And it never makes one double click on an image to make one wonder if a dog is actually a golden retriever.

Here’s a close-up of the dog’s head. It’s very retrievery:

red winchester retriever 1886

I think this animal is a red Winchester retriever, a type of long-coated retriever derived from the St. John’s water dog. It was said to have come from Ireland, but it may have been nothing more than a regional Irish variant of the early curly-coated retriever. Such dogs were in demand among waterfowl hunters in America, and retrievers that were born liver or gold/red in color got exported to fuel the market hunters’ demands on Chesapeake Bay.

This red Winchester type is sometimes regarded as a type of long-haired Chesapeake or a breed that got absorbed into Chesapeakes, which occasionally do have long-coated pups.

We could have made at least three breeds out of the types of retrievers out of what became the Chesapeake Bay retrievers.

This particular dog was photographed by Edward Payson Butler in Reno, Nevada in 1886.  People settling in the West in those later days liked to hunt. The Frontier was just about to close off entirely,and people who had made their fortunes in places like Nevada were eager to get improved hunting dogs from back East or Europe.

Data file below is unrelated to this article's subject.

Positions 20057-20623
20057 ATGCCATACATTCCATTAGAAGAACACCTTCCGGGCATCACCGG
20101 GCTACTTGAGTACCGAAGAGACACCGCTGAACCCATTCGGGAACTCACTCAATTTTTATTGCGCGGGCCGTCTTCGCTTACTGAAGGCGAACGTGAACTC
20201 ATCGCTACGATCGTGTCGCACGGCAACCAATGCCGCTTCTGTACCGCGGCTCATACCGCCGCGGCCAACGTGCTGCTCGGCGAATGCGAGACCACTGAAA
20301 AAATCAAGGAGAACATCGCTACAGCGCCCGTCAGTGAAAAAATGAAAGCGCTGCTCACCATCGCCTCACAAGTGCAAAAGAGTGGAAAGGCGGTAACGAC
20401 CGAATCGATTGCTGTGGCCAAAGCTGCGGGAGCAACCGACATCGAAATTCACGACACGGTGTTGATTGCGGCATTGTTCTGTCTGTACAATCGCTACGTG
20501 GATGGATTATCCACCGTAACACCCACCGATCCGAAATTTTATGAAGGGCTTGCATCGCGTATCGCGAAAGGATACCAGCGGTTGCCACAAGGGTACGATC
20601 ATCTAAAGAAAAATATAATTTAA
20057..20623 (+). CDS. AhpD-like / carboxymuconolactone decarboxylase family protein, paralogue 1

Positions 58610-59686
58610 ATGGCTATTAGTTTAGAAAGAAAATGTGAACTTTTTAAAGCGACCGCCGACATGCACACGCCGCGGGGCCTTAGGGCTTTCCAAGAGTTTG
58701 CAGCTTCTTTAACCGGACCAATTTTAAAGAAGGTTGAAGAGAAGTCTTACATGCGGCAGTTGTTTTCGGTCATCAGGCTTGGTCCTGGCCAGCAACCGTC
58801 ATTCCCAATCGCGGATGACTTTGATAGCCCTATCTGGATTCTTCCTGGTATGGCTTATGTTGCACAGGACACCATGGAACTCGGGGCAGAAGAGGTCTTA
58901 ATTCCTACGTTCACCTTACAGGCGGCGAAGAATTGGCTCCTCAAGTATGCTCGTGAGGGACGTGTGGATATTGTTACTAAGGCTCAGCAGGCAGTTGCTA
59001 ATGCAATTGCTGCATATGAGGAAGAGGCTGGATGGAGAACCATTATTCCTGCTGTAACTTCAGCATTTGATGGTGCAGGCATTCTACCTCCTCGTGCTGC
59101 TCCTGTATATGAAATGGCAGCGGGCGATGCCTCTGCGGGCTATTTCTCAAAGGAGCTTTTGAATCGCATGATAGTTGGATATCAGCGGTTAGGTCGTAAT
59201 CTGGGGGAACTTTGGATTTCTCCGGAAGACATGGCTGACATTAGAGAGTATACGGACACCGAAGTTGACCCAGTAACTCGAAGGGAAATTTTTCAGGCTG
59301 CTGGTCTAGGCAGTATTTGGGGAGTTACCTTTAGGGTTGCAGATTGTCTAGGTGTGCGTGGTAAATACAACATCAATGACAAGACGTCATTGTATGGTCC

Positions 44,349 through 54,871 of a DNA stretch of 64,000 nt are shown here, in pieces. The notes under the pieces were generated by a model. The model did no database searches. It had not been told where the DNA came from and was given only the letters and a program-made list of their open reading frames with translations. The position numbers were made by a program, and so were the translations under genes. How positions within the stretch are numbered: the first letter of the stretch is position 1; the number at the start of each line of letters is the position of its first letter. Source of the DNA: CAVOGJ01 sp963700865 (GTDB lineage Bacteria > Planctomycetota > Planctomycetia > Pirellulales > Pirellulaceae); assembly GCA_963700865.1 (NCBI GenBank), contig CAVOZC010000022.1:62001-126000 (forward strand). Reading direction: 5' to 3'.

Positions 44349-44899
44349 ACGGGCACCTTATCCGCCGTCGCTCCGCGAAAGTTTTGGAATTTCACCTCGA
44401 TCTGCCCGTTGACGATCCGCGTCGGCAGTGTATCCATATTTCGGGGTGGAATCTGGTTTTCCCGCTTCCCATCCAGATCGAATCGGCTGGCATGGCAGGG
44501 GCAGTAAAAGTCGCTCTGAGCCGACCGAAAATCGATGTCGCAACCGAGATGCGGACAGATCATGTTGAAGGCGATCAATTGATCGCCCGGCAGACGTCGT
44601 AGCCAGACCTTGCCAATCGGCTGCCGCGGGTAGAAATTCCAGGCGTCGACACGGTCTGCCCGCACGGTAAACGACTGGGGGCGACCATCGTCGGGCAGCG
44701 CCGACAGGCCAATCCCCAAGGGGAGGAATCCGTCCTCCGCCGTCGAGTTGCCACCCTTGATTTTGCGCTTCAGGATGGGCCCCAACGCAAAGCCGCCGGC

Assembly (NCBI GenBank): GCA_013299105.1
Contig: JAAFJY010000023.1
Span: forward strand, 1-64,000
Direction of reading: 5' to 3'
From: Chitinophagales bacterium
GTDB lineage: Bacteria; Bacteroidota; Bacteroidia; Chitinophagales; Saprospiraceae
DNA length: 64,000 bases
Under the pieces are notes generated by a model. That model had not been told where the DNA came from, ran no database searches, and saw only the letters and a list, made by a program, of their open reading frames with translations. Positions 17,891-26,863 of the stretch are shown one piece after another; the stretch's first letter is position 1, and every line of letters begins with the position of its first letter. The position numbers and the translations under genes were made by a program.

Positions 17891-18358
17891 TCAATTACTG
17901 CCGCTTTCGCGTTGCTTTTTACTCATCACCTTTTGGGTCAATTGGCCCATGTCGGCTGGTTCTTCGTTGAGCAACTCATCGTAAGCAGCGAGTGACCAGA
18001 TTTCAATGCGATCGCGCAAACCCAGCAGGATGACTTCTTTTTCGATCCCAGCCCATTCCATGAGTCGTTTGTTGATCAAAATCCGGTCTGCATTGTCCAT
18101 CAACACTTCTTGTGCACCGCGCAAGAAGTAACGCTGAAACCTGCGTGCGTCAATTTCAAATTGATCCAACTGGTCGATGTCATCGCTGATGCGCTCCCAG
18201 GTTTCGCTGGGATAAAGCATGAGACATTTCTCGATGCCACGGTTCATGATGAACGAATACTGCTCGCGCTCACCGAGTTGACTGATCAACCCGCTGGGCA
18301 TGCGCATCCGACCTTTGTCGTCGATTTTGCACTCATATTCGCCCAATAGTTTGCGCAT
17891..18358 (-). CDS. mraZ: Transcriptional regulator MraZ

This red Winchester retriever would have been a prized possession and obviously cherished member of the family,

I should note that there were several names for this dog: brown Winchester, red Chester, and brown Chester.

One story is that the retrievers that founded this strain came from a British ship called the HMS Winchester that was said to have brought the red, long-coated retrievers out of Cork to America’s Eastern Seaboard.

Which of course, brings us back to the Duggan family water spaniels, which were also from Cork.

Maybe this type of water spaniel is the ancestral red Winchester type that was then crossed with the endemic Chesapeake duck dogs to found the red Winchester, which then got absorbed into the modern Chesapeake Bay retriever.

America’s retriever culture relied much more heavily on water spaniels and regional variants than the UK retriever culture. We preferred liver and yellow/red/gold dogs over black ones, while in Britain, the preference was for black ones. Golden, Labrador, and flat-coated retrievers have long, carefully documented pedigrees, but you will not find these documents in regard to curly-coated retrievers, Chesapeakes, or any breed of water spaniel.

We produced dogs like this one.

Just as our coonhounds were likely mostly drawn from the rejects English Old Southern hound packs, which were deer and hare specialists, our native retriever was drawn from the rejects of a culture that was obsessed with producing black retrievers.

Our hunting and shooting culture is very different from the Motherland. We are a nation born of conquering pioneers, not of decaying feudalism.

We were once a nation filled with game, and compared to the British Isles today, we are still teeming with wild beasts.

We didn’t need a dog to say that we were up-and-coming. We needed a dog that had a purposed.

Until the frontier closed.

And well-to-do people began to sport hunt as a homage to a past that once included a Davy Crockett, a Daniel Boone, and a Lewis Wetzel.

This is where we are now.